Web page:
The Intel: CJ Lyons
CJ Lyons is the bestselling author of seven Lucy Guardino thrillers, and the latest, Last Light, sees her heroine leaving the FBI to join the Beacon Group, a firm that specializes in cold cases and brings justice to forgotten victims.
Lucy is partnered with TK O’Connor, an army veteran struggling with her transition to ordinary life and they’re soon led to rural Texas to investigate their first case: the murder of Lily Martin and her young child in 1987. The convicted killers have been behind bars for the past twenty-nine years. But who really killed Lily Martin and her infant daughter? And what price will Lucy pay to expose a truth people will kill to keep buried?
CJ is a paediatric ER doctor turned New York Times bestselling author of twenty-nine novels— her ‘Thrillers With A Heart’ have notched up with sales of over 2 million. She’s assisted police and prosecutors with cases and has worked in numerous trauma centres, on a Navajo reservation, as a crisis counsellor, victim advocate, as well as a flight physician for Life Flight and Stat Medevac.
She’s had a fascinating career, as a medic and a novelist, and in this insightful intel interview CJ discusses her indomitable heroine, our fascination with cold cases, how she picked herself up when her dream debut ended in disaster, and the piece of writing advice that Jeffery Deaver gave her…
Tell us about Lucy Guardino…
I created Lucy because I was tired of reading thrillers featuring female FBI agents who were driven by angst, fleeing demons, fighting addiction, stalked by serial killers, or with dark, forbidden secrets, etc.–all things that would never allow them to do their job effectively in the real world.
As a woman who has always worked in a male dominated field (Emergency Medicine), I wanted to create a main character I could relate to. Someone facing the same kind of struggles balancing work and family and who felt “real.”
So, I thought, why not go as real as it gets? How about a Pittsburgh soccer mom, who has a loving and supportive family? No angst, no dark past, no addictions or demons… Just the very real need to do her job the best she can while also giving her family as much love and attention as possible.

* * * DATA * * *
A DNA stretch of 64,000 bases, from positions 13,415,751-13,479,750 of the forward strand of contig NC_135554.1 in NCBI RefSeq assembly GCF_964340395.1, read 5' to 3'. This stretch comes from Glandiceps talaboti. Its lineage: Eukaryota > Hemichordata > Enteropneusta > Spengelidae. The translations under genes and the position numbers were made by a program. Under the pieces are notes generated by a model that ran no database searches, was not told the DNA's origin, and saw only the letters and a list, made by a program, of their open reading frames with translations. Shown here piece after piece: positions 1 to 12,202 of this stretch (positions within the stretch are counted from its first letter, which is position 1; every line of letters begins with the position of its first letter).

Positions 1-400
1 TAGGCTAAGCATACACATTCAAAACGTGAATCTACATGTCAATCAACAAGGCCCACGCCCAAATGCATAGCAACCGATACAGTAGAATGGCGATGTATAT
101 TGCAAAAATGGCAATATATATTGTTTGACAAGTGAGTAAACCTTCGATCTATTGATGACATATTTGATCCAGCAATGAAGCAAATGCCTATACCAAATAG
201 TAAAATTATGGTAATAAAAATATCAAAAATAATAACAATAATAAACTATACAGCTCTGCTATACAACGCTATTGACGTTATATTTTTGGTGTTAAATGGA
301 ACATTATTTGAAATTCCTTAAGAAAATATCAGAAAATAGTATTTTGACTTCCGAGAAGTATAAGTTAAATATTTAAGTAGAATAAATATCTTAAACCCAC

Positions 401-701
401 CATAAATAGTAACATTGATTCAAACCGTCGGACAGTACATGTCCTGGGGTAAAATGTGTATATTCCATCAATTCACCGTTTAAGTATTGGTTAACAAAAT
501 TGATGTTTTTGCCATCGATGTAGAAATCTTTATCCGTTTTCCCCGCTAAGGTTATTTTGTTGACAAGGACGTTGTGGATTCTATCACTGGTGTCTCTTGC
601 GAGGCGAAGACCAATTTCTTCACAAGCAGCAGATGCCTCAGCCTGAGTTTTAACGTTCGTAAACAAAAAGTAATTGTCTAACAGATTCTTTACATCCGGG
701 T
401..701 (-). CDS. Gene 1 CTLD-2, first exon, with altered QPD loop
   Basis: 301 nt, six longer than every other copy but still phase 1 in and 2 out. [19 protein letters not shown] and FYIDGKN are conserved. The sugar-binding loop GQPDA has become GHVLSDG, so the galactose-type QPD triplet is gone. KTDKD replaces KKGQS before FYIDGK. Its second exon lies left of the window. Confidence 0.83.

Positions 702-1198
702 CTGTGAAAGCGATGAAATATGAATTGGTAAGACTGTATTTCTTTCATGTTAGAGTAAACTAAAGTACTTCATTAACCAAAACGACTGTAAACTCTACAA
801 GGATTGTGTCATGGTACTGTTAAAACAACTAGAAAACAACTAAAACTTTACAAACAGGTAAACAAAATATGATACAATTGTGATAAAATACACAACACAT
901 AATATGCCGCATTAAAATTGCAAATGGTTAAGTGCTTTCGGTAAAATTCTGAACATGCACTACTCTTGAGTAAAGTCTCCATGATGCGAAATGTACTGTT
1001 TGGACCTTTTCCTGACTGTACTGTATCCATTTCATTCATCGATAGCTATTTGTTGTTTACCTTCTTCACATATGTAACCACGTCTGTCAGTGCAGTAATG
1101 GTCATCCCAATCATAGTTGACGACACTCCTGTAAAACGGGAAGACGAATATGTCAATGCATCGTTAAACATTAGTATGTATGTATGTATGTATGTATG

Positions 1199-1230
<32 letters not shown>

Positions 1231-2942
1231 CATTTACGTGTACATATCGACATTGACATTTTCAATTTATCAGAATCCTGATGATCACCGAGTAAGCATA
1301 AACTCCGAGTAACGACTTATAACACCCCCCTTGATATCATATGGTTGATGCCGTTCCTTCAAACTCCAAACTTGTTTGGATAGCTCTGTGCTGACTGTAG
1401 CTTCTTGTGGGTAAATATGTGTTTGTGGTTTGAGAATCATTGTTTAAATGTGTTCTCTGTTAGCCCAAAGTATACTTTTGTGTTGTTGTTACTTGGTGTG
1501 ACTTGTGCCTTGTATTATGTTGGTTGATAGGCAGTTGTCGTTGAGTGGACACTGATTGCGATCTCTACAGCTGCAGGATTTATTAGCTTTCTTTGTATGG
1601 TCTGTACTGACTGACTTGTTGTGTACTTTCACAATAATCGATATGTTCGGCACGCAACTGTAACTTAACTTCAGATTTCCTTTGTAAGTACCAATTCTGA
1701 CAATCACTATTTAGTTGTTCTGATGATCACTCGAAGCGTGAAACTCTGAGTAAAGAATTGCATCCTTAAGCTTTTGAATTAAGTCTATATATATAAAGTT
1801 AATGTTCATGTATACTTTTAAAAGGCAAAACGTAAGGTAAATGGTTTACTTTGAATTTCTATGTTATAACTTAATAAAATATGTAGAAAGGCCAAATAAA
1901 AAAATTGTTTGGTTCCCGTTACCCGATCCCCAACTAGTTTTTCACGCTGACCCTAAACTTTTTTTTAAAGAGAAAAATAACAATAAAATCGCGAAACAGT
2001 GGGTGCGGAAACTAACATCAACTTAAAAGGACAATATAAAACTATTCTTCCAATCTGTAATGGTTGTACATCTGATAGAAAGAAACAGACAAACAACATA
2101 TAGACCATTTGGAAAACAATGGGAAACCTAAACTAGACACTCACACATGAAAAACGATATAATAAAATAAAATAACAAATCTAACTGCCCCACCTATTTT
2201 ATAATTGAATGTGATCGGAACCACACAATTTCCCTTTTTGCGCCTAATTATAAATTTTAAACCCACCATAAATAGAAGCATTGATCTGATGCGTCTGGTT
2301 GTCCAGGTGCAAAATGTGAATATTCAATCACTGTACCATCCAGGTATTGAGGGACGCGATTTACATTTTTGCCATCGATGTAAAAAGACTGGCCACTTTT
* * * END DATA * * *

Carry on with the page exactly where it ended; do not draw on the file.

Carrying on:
Of course, I can’t go too easy on her, so during her early adventures with the FBI, I give her the worst possible job, tracking pedophiles and sex offenders. The fact that she happens to be good at it only makes her life more complicated because she fights a constant battle of protecting her family from her work.
How has Lucy changed over the course of your novels about her…
One of the comments I hear frequently from readers is that they love Lucy because she is so very human in the way she’s grown over the course of the series. Snake Skin, her first adventure, focused on the almost universal tension that adults face, juggling family and work. And when your work is saving lives and chasing down the worst of the worst, how can you say no?
Each novel is different, from dark psychological suspense in Blood Stained, to action-adventure in Kill Zone, to a set-in-real-time fight for her life in After Shock, and the consequences of that fight in Hard Fall. With each challenge she faces, each mistake as well as each triumph, Lucy has paid a price, and come away with a better understanding of herself.